We are experts in the transition to adulthood, autism research, and social, academic, and vocational experiences. We think deeply and creatively about how to improve the lives of individuals on the autism spectrum.
Julie Lounds Taylor, PhD is an Associate Professor of Pediatrics at Vanderbilt University Medical Center and an Investigator at the Vanderbilt Kennedy Center for Research on Human Development. Dr. Taylor is an international leader in the study of how to improve the transition to adulthood and adult outcomes for individuals on the autism spectrum. With over 70 peer-reviewed publications, she has made important discoveries about the challenges faced by many individuals on the autism spectrum after leaving high school, and the importance of engaging in meaningful work for positive behavioral development. After observing the difficulties families were experiencing in accessing adult disability services, Dr. Taylor and her colleagues developed a program to support families in navigating adult service systems, which she is currently testing in a clinical trial in three states in the U.S. She provides expertise in transition and adult-related issues to federal autism committees and initiatives, and is currently co-leading a national working group on health and mental health for individuals on the autism spectrum.
Somer Bishop, PhD is an Associate Professor and psychologist in the Department of Psychiatry’s STAR Center for ASDs and NDDs at the University of California San Francisco (UCSF). Dr. Bishop’s research and clinical interests focus on the assessment of social-communication and restricted and repetitive behaviors characteristic of autism spectrum disorders (ASD). In the past several decades, researchers have made significant progress toward identifying and assessing ASD-related symptoms and behaviors. However, there is still a great deal to be learned about the specific profiles of ability and disability characteristic of individuals with different developmental disorders and neurogenetic syndromes, and how these profiles are related to outcomes. At UCSF, Dr. Bishop’s lab is focused on identifying and refining dimensional measures of ASD-related behavior that can be used to understand similarities and differences within and between individuals with ASD and other developmental disorders, taking into account individual factors such as age, sex, IQ, and language level. She is interested in developing new tools that can be used in both clinical and research settings to assess profiles of social-communicative and other behavioral strengths and challenges across development in varied clinical populations, including ASD.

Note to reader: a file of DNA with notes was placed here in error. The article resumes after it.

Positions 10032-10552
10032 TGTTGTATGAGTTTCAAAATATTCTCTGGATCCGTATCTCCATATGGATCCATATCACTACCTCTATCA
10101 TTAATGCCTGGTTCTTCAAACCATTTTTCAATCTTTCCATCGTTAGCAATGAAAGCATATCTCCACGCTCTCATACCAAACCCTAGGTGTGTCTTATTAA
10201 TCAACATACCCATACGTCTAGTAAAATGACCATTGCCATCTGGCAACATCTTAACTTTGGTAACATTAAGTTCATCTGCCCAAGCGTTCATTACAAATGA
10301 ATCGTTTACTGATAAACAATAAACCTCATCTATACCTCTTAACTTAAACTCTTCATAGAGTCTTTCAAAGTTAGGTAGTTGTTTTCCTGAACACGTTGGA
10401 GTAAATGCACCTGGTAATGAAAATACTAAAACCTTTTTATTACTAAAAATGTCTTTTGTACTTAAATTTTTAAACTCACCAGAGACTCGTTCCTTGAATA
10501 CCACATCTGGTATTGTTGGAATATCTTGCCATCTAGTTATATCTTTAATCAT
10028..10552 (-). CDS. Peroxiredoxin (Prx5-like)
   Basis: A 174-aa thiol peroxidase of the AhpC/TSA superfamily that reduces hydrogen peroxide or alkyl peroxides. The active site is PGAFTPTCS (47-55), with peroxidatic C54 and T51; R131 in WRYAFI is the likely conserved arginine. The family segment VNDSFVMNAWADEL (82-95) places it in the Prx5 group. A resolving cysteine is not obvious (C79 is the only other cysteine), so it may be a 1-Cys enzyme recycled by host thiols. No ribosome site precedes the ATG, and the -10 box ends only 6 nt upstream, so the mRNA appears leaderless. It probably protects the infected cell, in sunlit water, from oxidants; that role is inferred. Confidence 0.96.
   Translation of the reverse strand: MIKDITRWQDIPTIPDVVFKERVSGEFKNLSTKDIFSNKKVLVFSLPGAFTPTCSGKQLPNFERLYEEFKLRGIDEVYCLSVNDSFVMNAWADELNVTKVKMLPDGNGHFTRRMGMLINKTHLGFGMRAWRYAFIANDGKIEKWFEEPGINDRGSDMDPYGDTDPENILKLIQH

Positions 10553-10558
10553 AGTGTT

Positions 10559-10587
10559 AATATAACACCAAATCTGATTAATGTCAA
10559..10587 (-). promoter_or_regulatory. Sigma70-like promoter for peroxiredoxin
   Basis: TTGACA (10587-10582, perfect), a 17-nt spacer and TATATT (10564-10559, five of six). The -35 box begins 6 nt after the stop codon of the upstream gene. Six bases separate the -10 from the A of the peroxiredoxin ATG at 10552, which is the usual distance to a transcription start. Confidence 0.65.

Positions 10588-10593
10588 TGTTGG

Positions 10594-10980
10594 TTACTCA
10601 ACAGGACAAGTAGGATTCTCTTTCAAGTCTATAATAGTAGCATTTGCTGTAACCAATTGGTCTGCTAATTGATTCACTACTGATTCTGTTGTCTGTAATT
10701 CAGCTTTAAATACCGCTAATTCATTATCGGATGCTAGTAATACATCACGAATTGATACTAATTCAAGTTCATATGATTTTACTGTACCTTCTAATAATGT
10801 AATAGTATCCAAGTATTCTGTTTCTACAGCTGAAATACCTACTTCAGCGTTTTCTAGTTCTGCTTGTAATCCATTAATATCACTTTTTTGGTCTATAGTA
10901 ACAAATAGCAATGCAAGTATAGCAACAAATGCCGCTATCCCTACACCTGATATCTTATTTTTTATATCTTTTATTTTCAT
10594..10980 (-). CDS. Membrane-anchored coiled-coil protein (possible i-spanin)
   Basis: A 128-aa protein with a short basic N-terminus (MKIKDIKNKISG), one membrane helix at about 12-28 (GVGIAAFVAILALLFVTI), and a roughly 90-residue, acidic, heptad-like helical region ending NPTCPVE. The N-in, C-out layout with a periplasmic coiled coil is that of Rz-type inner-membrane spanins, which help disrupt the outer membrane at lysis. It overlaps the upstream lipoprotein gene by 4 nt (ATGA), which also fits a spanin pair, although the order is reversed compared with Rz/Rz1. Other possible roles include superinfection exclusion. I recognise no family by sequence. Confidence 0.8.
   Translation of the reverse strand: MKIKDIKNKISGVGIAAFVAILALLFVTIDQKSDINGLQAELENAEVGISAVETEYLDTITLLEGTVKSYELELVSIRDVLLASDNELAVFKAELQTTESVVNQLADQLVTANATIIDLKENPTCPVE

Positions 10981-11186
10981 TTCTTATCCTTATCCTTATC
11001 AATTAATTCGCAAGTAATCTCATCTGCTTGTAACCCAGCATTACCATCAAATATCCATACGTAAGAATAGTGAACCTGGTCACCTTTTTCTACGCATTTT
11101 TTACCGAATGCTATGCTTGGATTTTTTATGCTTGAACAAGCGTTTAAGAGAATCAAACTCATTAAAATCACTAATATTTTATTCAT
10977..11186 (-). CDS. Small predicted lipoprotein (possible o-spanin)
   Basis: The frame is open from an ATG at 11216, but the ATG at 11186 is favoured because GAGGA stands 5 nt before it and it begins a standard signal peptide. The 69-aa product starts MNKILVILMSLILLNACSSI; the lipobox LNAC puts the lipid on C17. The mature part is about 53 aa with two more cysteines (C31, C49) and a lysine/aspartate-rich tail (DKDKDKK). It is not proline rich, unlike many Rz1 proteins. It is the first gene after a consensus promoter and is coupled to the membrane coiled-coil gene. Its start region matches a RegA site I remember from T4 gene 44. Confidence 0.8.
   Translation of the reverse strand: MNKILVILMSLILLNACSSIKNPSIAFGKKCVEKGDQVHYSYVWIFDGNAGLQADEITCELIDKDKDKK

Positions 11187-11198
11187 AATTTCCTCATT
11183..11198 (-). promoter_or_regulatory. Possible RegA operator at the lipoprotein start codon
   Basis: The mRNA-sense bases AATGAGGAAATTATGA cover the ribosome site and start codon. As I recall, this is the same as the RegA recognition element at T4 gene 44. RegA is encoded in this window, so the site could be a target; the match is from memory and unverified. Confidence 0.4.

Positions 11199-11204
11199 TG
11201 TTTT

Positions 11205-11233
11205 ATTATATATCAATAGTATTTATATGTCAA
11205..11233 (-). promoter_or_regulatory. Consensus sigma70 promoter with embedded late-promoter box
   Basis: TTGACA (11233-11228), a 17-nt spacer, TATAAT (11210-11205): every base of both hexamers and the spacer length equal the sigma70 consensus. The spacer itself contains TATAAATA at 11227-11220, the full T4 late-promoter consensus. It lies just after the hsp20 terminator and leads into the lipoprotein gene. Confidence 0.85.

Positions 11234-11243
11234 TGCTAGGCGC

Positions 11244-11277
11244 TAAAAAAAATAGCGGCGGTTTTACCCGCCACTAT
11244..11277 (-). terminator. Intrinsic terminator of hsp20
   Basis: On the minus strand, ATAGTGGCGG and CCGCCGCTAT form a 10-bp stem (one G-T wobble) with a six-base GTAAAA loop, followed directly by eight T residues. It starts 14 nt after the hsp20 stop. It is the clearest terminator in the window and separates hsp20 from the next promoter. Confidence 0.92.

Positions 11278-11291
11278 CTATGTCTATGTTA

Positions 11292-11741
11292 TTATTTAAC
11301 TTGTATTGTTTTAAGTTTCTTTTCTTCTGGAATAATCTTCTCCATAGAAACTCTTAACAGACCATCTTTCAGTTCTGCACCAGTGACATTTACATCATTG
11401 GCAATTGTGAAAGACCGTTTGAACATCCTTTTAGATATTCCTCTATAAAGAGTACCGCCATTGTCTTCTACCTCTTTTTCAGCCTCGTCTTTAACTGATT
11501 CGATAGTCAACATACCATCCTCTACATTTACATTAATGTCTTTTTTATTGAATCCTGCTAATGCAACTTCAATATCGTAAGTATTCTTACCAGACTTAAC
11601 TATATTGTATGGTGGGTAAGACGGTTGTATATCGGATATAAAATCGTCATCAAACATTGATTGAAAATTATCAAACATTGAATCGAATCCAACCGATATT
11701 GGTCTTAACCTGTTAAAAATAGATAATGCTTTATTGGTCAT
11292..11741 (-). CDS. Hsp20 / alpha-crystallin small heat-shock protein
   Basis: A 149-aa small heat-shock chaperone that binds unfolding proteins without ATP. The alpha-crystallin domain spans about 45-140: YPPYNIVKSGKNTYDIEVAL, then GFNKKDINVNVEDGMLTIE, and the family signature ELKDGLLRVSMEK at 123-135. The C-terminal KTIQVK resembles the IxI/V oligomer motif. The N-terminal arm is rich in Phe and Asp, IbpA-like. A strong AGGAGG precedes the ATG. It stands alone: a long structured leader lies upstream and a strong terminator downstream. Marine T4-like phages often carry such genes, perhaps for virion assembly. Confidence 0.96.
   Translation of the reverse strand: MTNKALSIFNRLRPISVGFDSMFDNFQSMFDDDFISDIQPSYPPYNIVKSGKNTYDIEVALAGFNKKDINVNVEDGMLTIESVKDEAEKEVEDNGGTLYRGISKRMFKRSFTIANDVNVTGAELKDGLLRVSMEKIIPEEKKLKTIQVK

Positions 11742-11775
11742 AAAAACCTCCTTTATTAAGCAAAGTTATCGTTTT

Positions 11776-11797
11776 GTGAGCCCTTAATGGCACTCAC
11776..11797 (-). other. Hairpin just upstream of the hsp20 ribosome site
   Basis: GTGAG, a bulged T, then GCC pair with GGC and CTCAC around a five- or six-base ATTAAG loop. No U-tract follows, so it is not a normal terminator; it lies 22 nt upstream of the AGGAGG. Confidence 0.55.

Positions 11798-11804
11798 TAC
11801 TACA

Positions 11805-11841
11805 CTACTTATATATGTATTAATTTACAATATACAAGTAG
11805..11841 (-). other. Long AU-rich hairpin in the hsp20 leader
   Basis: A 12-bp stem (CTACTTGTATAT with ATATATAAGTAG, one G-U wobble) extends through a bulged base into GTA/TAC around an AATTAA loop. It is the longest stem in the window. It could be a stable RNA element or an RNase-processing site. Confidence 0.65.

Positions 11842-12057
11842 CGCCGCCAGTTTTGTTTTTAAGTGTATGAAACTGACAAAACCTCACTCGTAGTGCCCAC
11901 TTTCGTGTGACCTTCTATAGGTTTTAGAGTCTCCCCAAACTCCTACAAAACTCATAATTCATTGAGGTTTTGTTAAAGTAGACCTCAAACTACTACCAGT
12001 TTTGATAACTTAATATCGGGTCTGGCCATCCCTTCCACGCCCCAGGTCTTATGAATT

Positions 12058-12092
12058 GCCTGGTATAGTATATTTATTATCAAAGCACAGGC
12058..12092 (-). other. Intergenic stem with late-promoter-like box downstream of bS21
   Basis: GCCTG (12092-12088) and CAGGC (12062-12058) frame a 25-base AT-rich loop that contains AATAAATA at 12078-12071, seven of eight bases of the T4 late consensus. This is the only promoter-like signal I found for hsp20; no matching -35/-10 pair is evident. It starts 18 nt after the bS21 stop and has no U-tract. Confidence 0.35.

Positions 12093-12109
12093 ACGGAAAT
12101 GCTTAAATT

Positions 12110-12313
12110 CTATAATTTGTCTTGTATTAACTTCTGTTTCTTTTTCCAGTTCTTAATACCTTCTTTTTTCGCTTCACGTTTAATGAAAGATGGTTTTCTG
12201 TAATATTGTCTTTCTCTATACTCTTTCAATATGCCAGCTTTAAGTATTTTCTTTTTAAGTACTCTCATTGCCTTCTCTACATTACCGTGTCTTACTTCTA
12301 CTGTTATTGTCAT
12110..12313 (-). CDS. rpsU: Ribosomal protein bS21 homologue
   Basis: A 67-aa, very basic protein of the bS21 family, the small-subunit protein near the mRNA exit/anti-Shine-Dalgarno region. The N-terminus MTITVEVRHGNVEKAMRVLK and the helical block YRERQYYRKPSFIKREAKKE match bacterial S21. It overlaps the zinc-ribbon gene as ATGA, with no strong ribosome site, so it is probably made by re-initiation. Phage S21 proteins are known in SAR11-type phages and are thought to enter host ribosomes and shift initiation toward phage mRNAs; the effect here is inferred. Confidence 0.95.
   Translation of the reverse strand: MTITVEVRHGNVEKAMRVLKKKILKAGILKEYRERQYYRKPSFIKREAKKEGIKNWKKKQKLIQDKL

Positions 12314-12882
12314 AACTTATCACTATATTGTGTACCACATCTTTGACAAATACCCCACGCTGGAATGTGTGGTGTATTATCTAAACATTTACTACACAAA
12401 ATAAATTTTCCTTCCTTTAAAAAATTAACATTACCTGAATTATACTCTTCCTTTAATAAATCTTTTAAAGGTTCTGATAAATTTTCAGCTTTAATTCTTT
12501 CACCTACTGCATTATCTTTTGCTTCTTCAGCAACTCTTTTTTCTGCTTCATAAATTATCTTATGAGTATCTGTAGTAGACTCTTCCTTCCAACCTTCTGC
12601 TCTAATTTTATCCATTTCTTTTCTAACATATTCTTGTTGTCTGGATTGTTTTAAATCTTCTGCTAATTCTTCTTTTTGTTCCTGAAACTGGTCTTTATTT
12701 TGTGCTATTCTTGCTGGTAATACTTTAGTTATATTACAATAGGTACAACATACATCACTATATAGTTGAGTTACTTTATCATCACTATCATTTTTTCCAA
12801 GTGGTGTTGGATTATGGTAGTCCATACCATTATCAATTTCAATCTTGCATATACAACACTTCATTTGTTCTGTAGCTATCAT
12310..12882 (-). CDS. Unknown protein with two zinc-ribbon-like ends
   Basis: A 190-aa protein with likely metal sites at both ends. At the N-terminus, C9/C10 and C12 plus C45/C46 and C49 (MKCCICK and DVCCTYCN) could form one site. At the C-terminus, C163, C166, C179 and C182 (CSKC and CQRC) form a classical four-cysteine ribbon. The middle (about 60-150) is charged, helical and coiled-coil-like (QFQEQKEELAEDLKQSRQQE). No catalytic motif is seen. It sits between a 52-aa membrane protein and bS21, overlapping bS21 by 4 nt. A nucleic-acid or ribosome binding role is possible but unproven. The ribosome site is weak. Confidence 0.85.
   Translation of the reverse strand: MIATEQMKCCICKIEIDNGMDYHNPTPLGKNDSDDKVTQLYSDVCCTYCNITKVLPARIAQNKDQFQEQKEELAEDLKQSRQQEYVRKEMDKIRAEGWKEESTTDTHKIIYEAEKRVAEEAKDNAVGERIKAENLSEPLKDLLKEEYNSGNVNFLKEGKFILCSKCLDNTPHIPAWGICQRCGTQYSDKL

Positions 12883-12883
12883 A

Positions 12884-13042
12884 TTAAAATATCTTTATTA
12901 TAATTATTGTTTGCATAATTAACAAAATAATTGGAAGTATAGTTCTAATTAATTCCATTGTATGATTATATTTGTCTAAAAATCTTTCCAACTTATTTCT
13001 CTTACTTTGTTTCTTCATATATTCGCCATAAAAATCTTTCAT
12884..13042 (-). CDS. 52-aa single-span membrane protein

Ryan Adams, PhD is an Assistant Professor in the Division of Developmental and Behavioral Pediatrics at Cincinnati Children’s Hospital Medical Center. For over 20 years, Dr. Adams’s research has focused on understanding the impact of peer relationships of adolescents and young adults on the lives of individuals who are at risk for negative peer experiences, such as individuals on the autism spectrum. Very little is known about the daily lives of this group, what experiences they enjoy, what experiences are problematic to them, and how all these experiences impact their well-being. In this respect, Dr. Adams strives to understand the day to day lives of individuals on the autism spectrum and how both positive and negative experiences in their daily lives academic, vocational, and psychological outcomes. Dr. Adams has experience building curriculua and interventions to address problematic interactions such as peer victimization. His free web-based curriculum, www.girlsguidetoendbullying.org and www.boysguidetoendbullying.org, have been implemented in schools and utilized directly by families to both address bullying when it is happens to an individual but also to help individuals take action to stop bullying when they see it happening to others.